Following a burst of chilly air to end the weekend, a bigger problem awaits Thanksgiving travelers in the Northeast and Midwest in the week to come as a potent storm will take shape and spin toward the Great Lakes, triggering areas of heavy rain, snow and gusty winds, AccuWeather meteorologists say.
There is the potential for the weather to throw a wrench into Thanksgiving travel before the holiday as a storm focuses on major highways and airport hubs from Chicago to New York City.
The storm will likely trigger airline delays and may lead to some flight cancellations. The American Automobile Association (AAA) anticipates that close to 4.7 million people will travel by air during the approximate week-long period around Thanksgiving.
There will be trouble on the highways as well, as the rain will not only lead to wet roads and require additional braking distance but also vast stretches of the Interstate 80, 81 and 95 corridors, for example, may experience ponding that can raise the risk of vehicles hydroplaning. During the high volumes of traffic expected, the reduced visibility and wet conditions can create dangerous conditions. Nearly 50 million motorists are expected to take to the roads in the days surrounding Thanksgiving, according to AAA.
In the wake of a cold front that produced a period of rain across the Northeast Friday night into Saturday, chillier and more seasonable air will sweep from the Great Lakes to the Northeast through the remainder of the weekend.
Travel problems due to the burst of wintry weather and brief snow showers that can occur on Sunday from southern Ontario to southern New York and northern New England will be brief and localized. Still, motorists should be prepared for sudden drops in visibility and a quick coating of snow in some cases.
The main focus of travel problems will arise as a storm forms over the south-central United States and strengthens while traveling northeastward into the middle of this week.
After triggering locally severe thunderstorms over the lower Mississippi Valley on Monday, the storm will spread a swath of rain over the Ohio and Tennessee valleys on Monday night. Rain will spread over the Great Lakes and central and southern Appalachians on Tuesday.
Airline passengers and motorists in Chicago, Detroit, Cincinnati, Cleveland and perhaps even Pittsburgh can expect drenching rain to begin sometime Monday night, with a thorough soaking expected for many on Tuesday.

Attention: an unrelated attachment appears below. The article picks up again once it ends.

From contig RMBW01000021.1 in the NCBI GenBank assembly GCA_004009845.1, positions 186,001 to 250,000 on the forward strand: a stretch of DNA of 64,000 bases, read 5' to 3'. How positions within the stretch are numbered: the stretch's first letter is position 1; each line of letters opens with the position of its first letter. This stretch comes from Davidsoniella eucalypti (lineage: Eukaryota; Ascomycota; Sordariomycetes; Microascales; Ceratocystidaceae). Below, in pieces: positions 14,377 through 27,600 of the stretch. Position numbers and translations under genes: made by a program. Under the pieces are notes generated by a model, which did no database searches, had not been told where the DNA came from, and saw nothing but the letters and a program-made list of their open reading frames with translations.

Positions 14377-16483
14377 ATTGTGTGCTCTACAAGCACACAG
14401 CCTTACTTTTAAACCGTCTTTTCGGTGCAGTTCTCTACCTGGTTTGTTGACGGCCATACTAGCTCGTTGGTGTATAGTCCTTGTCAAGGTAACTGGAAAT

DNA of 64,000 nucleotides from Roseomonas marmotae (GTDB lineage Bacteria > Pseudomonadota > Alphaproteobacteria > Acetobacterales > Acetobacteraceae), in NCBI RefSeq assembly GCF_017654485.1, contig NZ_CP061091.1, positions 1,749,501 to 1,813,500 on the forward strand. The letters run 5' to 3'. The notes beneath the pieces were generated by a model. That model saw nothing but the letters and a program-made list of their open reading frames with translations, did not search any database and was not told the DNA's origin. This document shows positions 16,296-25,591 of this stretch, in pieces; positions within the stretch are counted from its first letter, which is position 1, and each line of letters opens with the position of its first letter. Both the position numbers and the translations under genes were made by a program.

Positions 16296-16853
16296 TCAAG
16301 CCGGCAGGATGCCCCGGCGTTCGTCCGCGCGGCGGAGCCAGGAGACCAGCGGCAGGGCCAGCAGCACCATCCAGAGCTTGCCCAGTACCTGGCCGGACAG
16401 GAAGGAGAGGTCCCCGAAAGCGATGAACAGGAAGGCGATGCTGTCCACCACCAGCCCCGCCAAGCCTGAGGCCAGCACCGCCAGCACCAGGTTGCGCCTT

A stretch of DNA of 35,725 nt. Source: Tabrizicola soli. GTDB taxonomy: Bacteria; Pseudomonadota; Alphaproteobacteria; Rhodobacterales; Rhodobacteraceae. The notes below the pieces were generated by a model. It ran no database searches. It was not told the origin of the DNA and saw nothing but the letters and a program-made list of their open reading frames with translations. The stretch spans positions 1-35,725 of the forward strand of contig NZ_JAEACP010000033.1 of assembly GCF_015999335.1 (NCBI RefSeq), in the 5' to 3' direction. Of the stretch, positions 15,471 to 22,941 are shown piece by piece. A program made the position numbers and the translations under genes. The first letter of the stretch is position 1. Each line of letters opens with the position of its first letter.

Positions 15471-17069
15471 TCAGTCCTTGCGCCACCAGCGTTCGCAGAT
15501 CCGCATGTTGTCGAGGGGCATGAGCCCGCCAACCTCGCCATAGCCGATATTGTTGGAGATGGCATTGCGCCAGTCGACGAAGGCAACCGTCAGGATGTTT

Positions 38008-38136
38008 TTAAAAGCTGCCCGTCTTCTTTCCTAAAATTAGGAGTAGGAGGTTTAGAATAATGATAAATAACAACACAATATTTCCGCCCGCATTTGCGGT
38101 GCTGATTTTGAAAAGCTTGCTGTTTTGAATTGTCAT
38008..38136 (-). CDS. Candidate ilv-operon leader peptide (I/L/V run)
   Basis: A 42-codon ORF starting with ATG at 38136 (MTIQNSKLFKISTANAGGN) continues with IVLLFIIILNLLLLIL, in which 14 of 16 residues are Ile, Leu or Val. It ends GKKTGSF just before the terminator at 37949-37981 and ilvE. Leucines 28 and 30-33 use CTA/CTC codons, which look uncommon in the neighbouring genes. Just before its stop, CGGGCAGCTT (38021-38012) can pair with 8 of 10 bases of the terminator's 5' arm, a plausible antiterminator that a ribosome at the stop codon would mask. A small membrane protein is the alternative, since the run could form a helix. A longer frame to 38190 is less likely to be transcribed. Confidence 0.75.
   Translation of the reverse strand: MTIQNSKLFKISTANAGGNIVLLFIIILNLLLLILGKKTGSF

There is even the chance that just enough cold air will be around on the northwestern flank of the storm to allow snow to mix in from parts of northern Illinois and Wisconsin to northern Michigan.
In much of the Midwest, a sweep of dry and colder air is in store by Wednesday, but gusty crosswinds may continue to lead to localized trouble at some area airports. Crosswinds may force officials to allow extra landing and takeoff time for aircraft, which requires extra aircraft spacing on approach or even a holding pattern when winds kick up.
From there, rain will continue to push along into the mid-Atlantic and parts of New England on Tuesday night, before moving out to sea and on into Canada on Wednesday night.
As the rain and low visibility associated with low clouds and fog settle into the major hubs and highways in the Northeast, airline and roadway delays will likely mount on Tuesday afternoon and night in the zone from Washington, D.C., to Philadelphia and New York City.
The heaviest rain and most adverse conditions will likely affect the Boston area on Wednesday.
As the storm encounters the colder air in the Northeast, pockets of ice and snow are possible from upstate New York to parts of central and northern New England for a time. The greatest risk for accumulating snow will be across Canada and into northern New England, where up to a foot of snow may fall from central New Hampshire into northern Maine.
Travel conditions are expected to slowly improve from west to east across the Northeast late Wednesday, but localized crosswinds are possible at some of the airport hubs due to blustery conditions in the afternoon and at night.
Because the air coming in behind the storm will be quite chilly, some of the most significant bands of lake-effect snow of the season so far could develop, should the winds in the atmosphere be in alignment for such a scenario to occur.
Motorists may need to watch out for areas of slippery roads and poor visibility in snow and blowing snow in the traditional lake-effect snowbelts.
For those traveling any distance on Thanksgiving Day and Black Friday, mainly dry and clear conditions are in store across much of the eastern two-thirds of the nation.
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